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Overcoming Barriers to Collaborative Research: Report of a Workshop Executive Summary This report summarizes discussions and insights from the workshop on Overcoming Barriers to Collaborative Research held March 23–24, 1998, in Irvine, California. The workshop was organized by the Government-University-Industry Research Roundtable of the National Academy of Sciences, National Academy of Engineering, and the Institute of Medicine. The purpose of the meeting was to discuss barriers to university-industry cooperation and to explore concrete approaches to overcoming them. Practitioners from universities and industry, as well as government policy makers, participated in the two-day workshop. It is hoped that the workshop and this publication will contribute to wider dissemination of constructive approaches to problem resolution and build broader appreciation of creative pathways around stumbling blocks. The report summarizes the context of workshop discussions, trends in university-industry collaboration, barriers, and possible future tasks. Also included as appendixes are the presentations of Teri Willey and Francis Via, who are experienced technology transfer professionals. These presentations were chosen for their practical university and industry perspectives on the relevant issues. Given the scope of the project, a comprehensive examination of university-industry research collaboration and related issues was not possible. It is hoped, however, that the workshop and report will contribute to further efforts in this important and complex area. The report was reviewed by those who made presentations and by several other experts. They provided many useful suggestions, but the report is not a consensus document or conference proceedings. TRENDS IN UNIVERSITY-INDUSTRY COLLABORATION Participants noted that university-industry research collaboration is becoming more frequent and extensive, with growing complexity in indi-
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Overcoming Barriers to Collaborative Research: Report of a Workshop vidual partnerships. Over the last two decades, industry-supported research has steadily grown nationally in amount and as a percentage of all university research. A number of collaborative mechanisms were discussed, including (1) university research sponsored by companies; (2) faculty consulting; (3) licensing of university-owned intellectual property to existing companies; (4) university support for start-up companies in the form of loans, grants, and equity ownership; (5) "mega agreements" between individual companies and universities that cover a range of interactions; (6) research centers and other government-supported efforts to encourage university-industry collaboration; and (7) industry consortia to support university research. There is significant diversity in the approaches taken in different fields. Participants remarked on differences between industry-university collaboration in health care and the life sciences vis-a-vis[vis-à-vis] physical sciences and engineering. Most of the discoveries that have produced significant licensing revenue for universities have been in the life sciences. Participants noted that a growing array of rules, procedures, and institutions, particularly on the academic side, govern collaboration. Protecting and managing university-generated intellectual property has become a significant task, and some institutions are delegating this work to non-profit and for-profit subsidiaries. BARRIERS TO COLLABORATION AND TOOLS TO OVERCOME THEM Culture, management, and goal alignment. Despite the long experience that many companies and universities have in pursuing collaboration, workshop participants still considered the development of trust an essential but sometimes neglected precondition for success. The discussions covered tools for structuring and managing partnerships and approaches to reconciling different time horizons. Institutional incentives. University and private industry incentive structures may not sufficiently recognize or reward the key contributions that ensure successful collaboration. Workshop participants discussed ways that incentive structures could be changed with funding mechanisms and evaluation systems that are better targeted. Proprietary rights. Issues of proprietary rights and their disposition were a special focus of the workshop. Proprietary rights issues are often linked to other areas such as project management and incentives. There was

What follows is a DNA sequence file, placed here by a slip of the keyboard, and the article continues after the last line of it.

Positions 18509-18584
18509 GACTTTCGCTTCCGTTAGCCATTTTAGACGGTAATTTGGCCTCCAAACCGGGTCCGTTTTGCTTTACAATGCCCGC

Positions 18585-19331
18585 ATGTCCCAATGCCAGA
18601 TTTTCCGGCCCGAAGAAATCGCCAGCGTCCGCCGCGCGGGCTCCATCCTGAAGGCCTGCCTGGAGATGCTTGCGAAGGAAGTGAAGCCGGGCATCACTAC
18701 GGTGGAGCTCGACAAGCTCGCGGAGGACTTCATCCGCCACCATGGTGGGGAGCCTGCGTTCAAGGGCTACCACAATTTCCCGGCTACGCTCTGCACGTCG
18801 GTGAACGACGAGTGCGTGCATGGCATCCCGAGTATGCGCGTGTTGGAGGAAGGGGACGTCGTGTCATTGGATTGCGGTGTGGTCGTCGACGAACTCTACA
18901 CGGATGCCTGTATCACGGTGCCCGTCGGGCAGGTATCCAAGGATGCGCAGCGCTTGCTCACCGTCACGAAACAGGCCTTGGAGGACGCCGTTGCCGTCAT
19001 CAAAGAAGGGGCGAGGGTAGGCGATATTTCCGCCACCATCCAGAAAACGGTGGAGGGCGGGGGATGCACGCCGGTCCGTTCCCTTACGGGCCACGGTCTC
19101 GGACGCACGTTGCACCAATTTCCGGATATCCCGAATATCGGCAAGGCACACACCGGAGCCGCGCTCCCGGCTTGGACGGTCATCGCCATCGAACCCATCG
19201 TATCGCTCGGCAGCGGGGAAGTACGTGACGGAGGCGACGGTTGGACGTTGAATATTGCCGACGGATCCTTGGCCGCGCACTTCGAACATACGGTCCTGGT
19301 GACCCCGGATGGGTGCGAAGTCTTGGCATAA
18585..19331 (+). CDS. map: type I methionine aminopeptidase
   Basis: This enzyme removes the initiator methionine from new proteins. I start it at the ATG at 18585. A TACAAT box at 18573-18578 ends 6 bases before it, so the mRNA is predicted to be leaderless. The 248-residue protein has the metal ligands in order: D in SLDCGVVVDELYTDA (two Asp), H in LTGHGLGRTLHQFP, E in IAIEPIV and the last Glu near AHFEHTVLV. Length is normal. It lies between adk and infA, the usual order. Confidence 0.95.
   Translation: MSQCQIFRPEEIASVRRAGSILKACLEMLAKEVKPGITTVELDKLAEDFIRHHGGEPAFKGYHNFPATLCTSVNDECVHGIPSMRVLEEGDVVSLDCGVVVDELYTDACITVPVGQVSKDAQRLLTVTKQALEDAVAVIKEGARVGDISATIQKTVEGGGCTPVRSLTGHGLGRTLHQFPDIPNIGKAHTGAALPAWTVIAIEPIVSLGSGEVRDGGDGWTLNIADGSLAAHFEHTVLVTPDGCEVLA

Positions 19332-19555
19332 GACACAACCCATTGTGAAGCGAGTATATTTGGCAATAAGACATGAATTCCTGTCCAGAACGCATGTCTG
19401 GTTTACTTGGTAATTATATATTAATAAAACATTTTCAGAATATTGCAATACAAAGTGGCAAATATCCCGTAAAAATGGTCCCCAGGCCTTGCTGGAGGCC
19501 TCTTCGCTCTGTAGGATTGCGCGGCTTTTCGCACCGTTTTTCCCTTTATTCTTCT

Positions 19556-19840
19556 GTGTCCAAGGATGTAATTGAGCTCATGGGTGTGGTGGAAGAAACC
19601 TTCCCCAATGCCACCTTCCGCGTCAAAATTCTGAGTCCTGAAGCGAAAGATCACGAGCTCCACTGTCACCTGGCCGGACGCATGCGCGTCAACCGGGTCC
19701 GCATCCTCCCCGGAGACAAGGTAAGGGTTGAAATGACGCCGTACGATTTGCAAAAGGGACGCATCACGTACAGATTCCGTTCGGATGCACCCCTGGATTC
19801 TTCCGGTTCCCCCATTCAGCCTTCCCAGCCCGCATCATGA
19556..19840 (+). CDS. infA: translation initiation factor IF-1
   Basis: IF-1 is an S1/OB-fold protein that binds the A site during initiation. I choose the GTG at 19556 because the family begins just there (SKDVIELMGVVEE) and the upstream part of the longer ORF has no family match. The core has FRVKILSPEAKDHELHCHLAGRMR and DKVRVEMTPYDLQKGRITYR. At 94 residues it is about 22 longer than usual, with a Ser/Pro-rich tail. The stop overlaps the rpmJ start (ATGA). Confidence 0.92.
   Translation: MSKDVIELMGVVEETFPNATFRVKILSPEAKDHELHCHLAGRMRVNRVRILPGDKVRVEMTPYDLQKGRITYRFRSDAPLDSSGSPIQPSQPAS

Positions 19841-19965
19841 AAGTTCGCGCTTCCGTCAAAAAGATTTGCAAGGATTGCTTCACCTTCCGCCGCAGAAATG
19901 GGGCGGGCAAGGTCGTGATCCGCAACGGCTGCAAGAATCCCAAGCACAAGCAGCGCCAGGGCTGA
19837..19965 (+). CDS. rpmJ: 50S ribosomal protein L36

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Overcoming Barriers to Collaborative Research: Report of a Workshop a broad range of perspectives on the issue of how aggressive universities should be in patenting and licensing their inventions. The participants also covered such issues as the patenting of research tools, the structure of university technology transfer operations, and agreements on confidentiality, and delay of publication. POSSIBLE FUTURE TASKS Participants made a number of suggestions on possible future tasks. Many participants believe the policy framework for university-industry interactions established by the Bayh-Dole Act, formally known as the Patent and Trademark Laws Amendments of 1980, is working well, while a few participants believe a fundamental reconsideration of that law is in order. Technically, the Bayh-Dole provisions influence university-industry collaboration only when a university invention is developed using federal funds. Individual participants suggested that key industry and university bodies consider development of (1) accepted standards for training and credentialing of university and industry technology transfer professionals; (2) a statement on acceptable indirect cost practices in university-industry research, which may need to address the government's role; and (3) a declaration of principles concerning responsible conduct in industry-university research collaboration. Several participants stated that further study and exchange of ideas on the way universities successfully structure technology transfer operations would be useful. Similarly, a detailed examination of industry effective practices in research collaboration with universities would be helpful. These exercises could also explore whether there are areas in which pursuit of proprietary rights is counterproductive for all concerned.